Medical Devices & Alzheimer's
 
Care Advice
 
Caring for parents: four top tips
 
With nearly 16 million family members and friends serving as caregivers for the growing numbers of North Americans living with some form of dementia, The Washington Post recognised the growing phenomenon of parent-child role reversals in promoting a new book by Loretta Veney: “Being My Mom’s Mom”. One feature in particular looked at four tips for people “taking care of a parent with Alzheimer’s”. These thoughts stand out among the wealth of such articles we see coming through the Curation Health feeds, as they address specifically the challenges of care that are most often pertinent to family members who might otherwise be slower to recognise what needs doing.


In summary, these tips include 1) pay attention to the warning signs; 2) don’t wait to take financial control; 3) find the right doctor; and 4) keep making memories. This last tip in particular bears reading as it exists for both the mother’s and the daughter’s sake, not least for providing a continuing record of engagement with life in the present moment.
 
 
 
 
A solution for caregivers “at the end of their rope”
 
A particular subset of the community of family caregivers comprises those sons and daughters who feel the growing need to support their parents as their dementia progresses, but whose distance apart limits what they can usefully do to help. What begins as a vague discomfort intensifies as the dementia worsens, especially where the parent’s needs are not so much as to require their going into a care home, or in any case where the family cannot afford it. The children, pressured with their immediate family needs and career pressures, describe feeling that they are “at the end of their rope”.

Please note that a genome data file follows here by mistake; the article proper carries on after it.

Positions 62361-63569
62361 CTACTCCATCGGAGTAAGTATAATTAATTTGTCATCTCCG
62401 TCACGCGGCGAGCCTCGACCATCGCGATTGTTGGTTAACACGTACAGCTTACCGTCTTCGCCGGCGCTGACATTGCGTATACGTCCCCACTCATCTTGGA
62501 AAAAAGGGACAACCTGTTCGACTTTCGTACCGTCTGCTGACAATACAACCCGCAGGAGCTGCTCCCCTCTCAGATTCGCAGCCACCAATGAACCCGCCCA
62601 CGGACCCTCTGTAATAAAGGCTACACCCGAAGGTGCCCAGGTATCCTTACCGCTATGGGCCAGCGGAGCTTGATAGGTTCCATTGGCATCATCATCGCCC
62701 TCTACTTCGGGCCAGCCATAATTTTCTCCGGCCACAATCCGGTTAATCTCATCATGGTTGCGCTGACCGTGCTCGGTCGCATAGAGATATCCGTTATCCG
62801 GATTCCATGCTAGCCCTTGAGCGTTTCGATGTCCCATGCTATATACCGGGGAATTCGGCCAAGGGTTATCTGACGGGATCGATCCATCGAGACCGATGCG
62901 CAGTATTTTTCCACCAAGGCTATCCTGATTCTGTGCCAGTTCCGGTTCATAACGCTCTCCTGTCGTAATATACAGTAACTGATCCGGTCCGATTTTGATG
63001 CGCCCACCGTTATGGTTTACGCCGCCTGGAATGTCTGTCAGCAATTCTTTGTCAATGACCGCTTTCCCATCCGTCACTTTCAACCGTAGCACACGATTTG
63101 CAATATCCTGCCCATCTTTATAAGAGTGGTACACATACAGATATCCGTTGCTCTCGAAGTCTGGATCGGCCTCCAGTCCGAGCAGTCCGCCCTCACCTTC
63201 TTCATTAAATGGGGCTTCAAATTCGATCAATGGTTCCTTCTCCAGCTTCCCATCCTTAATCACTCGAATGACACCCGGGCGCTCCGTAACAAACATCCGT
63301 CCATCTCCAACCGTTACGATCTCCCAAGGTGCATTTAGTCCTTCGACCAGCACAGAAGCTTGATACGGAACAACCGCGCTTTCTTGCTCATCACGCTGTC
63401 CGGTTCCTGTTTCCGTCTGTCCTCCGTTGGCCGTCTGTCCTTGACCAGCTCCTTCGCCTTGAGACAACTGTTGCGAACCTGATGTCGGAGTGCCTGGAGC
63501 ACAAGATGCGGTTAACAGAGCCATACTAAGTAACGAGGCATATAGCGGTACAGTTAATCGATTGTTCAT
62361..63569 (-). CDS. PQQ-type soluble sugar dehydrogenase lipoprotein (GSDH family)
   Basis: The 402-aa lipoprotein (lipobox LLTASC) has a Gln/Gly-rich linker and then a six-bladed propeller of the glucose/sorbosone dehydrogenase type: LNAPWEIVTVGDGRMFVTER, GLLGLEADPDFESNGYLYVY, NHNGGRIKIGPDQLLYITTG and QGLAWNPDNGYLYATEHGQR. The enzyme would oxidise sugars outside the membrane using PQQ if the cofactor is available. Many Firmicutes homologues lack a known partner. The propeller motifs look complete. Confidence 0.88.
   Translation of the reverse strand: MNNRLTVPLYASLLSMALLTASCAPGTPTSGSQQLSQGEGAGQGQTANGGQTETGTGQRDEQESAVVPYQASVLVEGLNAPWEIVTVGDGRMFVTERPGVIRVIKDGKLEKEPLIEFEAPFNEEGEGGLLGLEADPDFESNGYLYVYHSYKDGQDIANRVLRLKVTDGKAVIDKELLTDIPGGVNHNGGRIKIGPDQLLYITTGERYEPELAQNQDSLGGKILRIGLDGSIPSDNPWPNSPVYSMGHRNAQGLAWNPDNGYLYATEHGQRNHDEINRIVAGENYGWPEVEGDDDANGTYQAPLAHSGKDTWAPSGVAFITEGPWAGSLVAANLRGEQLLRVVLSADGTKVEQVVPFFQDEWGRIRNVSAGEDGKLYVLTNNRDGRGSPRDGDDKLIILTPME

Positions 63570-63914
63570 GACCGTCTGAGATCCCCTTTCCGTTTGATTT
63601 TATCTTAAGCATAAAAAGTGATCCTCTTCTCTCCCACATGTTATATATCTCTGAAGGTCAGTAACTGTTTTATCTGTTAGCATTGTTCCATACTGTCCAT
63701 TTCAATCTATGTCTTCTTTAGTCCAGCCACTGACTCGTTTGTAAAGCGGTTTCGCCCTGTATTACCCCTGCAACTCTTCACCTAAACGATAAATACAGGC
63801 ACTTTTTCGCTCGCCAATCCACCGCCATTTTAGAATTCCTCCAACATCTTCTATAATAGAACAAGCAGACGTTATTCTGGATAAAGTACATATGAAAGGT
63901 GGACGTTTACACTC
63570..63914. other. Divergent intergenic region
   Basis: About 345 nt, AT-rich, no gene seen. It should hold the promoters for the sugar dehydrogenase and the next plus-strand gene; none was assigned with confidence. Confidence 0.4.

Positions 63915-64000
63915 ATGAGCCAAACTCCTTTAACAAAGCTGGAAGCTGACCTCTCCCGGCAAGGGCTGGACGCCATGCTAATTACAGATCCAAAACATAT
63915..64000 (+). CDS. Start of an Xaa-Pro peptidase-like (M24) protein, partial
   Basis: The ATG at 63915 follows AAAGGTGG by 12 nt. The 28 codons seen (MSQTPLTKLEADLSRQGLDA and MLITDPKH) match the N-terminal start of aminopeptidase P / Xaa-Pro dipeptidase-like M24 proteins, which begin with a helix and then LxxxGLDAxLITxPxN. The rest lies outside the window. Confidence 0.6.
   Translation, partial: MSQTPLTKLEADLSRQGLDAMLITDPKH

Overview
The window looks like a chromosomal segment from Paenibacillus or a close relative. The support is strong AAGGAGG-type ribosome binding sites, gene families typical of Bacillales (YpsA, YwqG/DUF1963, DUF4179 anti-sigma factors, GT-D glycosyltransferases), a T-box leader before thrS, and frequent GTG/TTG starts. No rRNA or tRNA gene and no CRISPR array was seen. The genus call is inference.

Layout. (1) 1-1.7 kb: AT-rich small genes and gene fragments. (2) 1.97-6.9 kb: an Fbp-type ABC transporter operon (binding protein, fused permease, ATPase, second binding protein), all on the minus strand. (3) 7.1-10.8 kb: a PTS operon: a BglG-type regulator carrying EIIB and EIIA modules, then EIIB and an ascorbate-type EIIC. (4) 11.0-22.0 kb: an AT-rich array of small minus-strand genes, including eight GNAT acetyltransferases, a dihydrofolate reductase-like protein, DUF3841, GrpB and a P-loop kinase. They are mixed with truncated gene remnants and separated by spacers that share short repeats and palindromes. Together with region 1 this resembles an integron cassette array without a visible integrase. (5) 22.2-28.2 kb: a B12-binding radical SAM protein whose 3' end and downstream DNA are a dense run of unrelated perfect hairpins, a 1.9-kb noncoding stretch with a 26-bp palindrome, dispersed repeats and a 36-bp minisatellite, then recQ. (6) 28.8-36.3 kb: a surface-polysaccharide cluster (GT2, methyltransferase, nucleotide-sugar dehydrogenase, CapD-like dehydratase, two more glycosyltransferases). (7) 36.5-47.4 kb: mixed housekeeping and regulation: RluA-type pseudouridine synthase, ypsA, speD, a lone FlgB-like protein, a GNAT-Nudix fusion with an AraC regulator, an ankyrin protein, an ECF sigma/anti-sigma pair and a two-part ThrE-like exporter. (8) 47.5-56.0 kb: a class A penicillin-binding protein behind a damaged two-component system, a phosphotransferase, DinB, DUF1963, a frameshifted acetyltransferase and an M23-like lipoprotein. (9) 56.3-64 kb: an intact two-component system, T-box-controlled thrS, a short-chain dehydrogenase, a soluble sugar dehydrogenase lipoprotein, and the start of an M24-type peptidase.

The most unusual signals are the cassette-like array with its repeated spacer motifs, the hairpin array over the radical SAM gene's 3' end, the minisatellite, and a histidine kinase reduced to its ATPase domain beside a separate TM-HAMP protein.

Award-winning author and professional caregiver Marie Marley writes a sensitive piece in The Huffington Post, describing a service that has spread across the USA, promoted by the Aging Life Care Association. More informal variations on this service exist in some other countries, but nothing quite so well organised: in effect, the family engages a professional, accredited person who serves as a combination health care advocate, life coach, professional errand manager, and family liaison specialist, serving as a reliable go-between in the middle of the triangle made up of the person being cared for, their wider community, and the extended family.

 
Alzheimer's Care Advice
 
 
 
 
And Finally…
 
Activism rules! This week’s story on the UK initiative to engage a wider community in dementia research included a link to a two-minute YouTube video that explains what the project involves. Watch it here, and get “involved with something special”. There are several subjects of research and participants can be of any age and indeed can be in perfect health. The common ground is involving the whole community, so give it a look.
 
 
 
 
More Alzheimer’s Disease Feeds on CurationHealth
Depression, Stress & Coping with Alzheimer’s